La! What fun I've had reading this weekend! Or should I say, "fa la la la la," since the book I've just finished reading is Christmas-themed?
Long-time readers know that I am a huge fan of the Pink Carnation books, commencing with The Secret History of the Pink Carnation and progressing through The Betrayal of the Blood Lily. The books, for those not yet familiar with them, are a combination of modern-day romance involving Eloise Kelly and Colin Selwick (moving slowly across the course of the series) and a string of Regency romances involving a variety of French and English spies, many of whom have floral names (from the Purple Gentian to the Pink Carnation to the Black Tulip to the Moonflower). They are light-hearted yet still compelling, tend to include a large number of allusions to Shakespeare, Elizabethan poetry and other literature popular during the Regency era, and tend to be well-researched and well-written.
The Mischief of the Mistletoe is set entirely in Regency times, with no mention whatsoever of Eloise and/or Colin, in part because Willig has set it in a time period she's already covered - sometime between the end of The Seduction of the Crimson Rose, and immediately prior to (and slightly overlapping in a Rosencrantz & Guildenstern Are Dead kind of way) with the very beginning of The Temptation of the Night Jasmine, meaning that we get a peek at the start of Charlotte's story from the perspective of our main characters in this book: a rather beleaguered Arabella Dempsey (based in premise on the character of Emma Watson from Jane Austen's unfinished novel, The Watsons) and Reginald "Turnip" Fitzhugh, first introduced in the second book of the series, The Masque of the Black Tulip as a good-natured, good-looking, extremely wealthy man - ordinarily immediate romance hero material, except for his being perceived as bumbling, with poor taste in clothing and a complete lack of mental faculties.
Where Lord Vaughn, the intriguing man who winds up being the reluctant hero of The Seduction of the Crimson Rose, is so oblique as to be completely opaque, Turnip Fitzhugh is almost completely transparent. But it turns out that when one spends time and gets to know him, he is not, in fact, the dimmest bulb in the string of heroic lights after all. Where some of the male characters in the series - Vaughn, Miles Dorrington, Richard Selwick and Robert Lansdowne, for example - are able to mask their emotions, at least on occasion, Reggie Fitzhugh simply cannot. He is cheerful and earnest and completely sweet, unless, of course, he is coming to Arabella's defense, in which case he can be quite intimidating. *swoon*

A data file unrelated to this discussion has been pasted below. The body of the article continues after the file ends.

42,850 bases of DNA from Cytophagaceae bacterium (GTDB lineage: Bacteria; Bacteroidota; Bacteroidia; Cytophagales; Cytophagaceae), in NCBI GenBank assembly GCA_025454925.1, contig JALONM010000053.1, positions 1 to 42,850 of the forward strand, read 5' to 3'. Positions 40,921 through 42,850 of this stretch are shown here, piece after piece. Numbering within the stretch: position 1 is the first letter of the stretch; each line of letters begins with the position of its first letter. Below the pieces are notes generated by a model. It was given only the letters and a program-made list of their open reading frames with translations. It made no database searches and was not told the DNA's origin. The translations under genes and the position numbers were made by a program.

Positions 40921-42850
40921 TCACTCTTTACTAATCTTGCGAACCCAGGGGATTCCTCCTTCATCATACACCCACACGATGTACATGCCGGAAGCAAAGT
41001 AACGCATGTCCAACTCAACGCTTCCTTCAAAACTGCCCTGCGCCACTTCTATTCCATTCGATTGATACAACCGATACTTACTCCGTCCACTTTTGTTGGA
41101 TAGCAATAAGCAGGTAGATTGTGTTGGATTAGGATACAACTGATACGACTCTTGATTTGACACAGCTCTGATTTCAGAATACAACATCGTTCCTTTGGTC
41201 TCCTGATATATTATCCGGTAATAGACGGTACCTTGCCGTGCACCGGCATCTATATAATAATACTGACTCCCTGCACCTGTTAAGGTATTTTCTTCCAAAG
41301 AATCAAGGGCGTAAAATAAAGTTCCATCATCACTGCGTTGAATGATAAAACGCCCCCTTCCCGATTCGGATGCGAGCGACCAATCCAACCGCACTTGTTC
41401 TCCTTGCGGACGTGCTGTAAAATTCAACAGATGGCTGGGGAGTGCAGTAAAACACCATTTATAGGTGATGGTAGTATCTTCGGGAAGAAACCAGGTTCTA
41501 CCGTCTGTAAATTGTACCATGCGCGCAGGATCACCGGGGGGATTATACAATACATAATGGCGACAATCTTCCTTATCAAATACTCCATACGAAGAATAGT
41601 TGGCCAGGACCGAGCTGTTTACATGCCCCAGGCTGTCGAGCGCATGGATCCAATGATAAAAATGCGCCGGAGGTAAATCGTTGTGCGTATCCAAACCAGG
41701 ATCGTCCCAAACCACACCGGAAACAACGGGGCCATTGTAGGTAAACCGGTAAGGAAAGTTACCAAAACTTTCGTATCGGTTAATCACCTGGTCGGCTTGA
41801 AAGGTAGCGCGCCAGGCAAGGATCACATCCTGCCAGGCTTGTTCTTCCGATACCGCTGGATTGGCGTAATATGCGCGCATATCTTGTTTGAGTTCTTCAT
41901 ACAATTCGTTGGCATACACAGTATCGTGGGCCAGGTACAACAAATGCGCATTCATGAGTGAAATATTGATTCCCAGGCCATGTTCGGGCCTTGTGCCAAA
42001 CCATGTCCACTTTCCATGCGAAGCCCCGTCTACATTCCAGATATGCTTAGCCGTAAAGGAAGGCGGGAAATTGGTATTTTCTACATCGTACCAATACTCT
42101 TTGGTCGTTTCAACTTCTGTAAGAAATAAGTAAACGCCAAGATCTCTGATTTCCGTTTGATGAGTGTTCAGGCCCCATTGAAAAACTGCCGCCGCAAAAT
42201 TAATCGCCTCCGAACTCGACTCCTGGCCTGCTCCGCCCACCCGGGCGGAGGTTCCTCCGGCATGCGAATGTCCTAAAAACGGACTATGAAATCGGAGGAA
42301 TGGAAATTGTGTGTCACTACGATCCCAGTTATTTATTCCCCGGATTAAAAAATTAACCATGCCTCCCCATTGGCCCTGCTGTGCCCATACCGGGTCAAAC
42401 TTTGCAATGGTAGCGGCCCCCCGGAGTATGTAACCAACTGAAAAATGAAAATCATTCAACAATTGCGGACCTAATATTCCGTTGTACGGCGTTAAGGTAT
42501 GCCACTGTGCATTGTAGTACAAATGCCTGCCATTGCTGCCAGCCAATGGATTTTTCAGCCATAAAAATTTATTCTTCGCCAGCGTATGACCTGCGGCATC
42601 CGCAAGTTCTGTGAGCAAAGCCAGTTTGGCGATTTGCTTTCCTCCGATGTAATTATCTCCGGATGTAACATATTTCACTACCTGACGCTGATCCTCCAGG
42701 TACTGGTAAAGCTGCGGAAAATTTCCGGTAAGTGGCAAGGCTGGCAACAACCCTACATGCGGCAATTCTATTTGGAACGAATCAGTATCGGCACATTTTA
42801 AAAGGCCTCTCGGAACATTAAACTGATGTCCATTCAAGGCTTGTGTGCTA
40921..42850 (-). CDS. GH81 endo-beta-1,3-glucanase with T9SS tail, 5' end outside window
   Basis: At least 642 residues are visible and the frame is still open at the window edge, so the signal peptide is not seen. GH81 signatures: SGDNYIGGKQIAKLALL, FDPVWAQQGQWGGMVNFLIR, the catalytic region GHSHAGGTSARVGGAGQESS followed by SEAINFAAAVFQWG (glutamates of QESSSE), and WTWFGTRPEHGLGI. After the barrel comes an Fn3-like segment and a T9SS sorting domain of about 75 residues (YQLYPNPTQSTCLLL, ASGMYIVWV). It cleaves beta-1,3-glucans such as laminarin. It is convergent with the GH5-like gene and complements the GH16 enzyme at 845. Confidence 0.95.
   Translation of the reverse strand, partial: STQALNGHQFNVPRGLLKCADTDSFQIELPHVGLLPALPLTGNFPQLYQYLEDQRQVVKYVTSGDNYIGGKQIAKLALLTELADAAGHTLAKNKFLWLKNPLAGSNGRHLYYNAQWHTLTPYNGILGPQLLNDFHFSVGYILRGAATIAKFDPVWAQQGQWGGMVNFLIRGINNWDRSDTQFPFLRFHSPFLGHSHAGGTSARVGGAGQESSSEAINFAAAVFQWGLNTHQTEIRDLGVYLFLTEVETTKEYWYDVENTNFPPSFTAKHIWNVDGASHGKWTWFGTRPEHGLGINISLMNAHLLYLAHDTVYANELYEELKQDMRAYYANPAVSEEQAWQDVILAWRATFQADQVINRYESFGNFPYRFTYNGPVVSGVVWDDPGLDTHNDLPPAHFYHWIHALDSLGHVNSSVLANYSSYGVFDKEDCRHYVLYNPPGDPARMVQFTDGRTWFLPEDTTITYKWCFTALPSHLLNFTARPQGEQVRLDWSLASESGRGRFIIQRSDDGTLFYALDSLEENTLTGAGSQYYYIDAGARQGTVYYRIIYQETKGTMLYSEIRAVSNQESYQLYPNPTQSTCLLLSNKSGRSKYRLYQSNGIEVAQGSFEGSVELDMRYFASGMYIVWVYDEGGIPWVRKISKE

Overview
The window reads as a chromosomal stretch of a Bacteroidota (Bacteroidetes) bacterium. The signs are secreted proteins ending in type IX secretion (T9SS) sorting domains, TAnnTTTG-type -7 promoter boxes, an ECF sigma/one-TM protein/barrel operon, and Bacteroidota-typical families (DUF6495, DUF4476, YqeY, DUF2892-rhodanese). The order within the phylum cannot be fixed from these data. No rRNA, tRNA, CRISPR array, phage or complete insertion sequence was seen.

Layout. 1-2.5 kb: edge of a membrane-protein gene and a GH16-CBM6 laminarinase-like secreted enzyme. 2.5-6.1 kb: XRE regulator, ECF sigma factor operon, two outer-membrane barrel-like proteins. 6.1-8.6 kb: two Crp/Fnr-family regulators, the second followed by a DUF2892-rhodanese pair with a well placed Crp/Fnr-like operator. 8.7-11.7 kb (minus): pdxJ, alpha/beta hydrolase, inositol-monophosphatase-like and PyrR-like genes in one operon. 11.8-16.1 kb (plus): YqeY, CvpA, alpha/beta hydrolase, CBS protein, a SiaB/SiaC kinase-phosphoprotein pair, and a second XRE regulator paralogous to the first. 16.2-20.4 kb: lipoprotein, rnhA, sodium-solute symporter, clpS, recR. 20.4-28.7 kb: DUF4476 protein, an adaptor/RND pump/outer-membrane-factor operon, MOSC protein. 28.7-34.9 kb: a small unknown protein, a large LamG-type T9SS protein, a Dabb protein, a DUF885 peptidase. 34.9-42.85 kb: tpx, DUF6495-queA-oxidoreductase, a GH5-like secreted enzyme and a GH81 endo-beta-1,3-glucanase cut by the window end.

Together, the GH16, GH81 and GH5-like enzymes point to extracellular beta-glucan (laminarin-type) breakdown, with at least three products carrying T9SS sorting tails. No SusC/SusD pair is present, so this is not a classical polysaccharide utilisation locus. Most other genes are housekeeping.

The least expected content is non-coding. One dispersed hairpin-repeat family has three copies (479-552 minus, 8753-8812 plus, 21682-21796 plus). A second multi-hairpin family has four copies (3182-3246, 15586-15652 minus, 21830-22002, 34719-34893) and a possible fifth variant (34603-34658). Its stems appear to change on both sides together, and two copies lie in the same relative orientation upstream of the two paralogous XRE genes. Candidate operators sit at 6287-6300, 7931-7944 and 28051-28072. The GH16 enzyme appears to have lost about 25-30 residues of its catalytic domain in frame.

Arabella is the eldest daughter of a widowed vicar, now unable to maintain his parish duties as a result of terrible health. She had been taken under the wing of a wealthy aunt for nearly a decade. It had been expected that her elderly aunt would adopt her and she'd be an heiress; instead, her aunt married a fortune-hunter half her age (and a man who had led Arabella to form a bit of a tendre for him). The book opens with Arabella telling her good friend, Miss Jane Austen, about her plans to work at a local boarding school for young ladies - something Arabella prefers to returning to live with her aunt and her new "uncle", or to living in the cramped quarters with her father and three younger sisters. Jane Austen decides to write about Arabella's story, renaming Arabella "Emma Watson". (Janeites will be delighted with the happy fictional reason provided for Austen's abandonment of The Watsons, which is so preferable to the raft of decidedly dour propositions that are generally put forth.)
Turnip and Arabella meet because his younger sister, Sally, is a student at the school where Arabella is to teach - as are the younger sisters of Alex and Jack Reid (from Blood Lily) and Jane Wooliston (from Pink Carnation) - in a story line that involves several Christmas puddings, a notebook, a trellis, a Christmas pageant, and a party at a country house. It is entirely charming and engaging, and also very PG-rated (not always the case with Willig's books). I find it charming, witty, clever and, occasionally, hilarious. And so, I suspect, will you.
Also? Further good news for Pink Carnation fans: We get to see the heroes and heroines of books one through five in this one, but we do not get to see Jane Wooliston (or either of the Reid brothers).
Also-also: The Orchid Affair hits shelves in January of 2011, and one of several author's notes at the back of Mistletoe implies that romances will be coming for all three of the younger sisters mentioned in this one. Squee!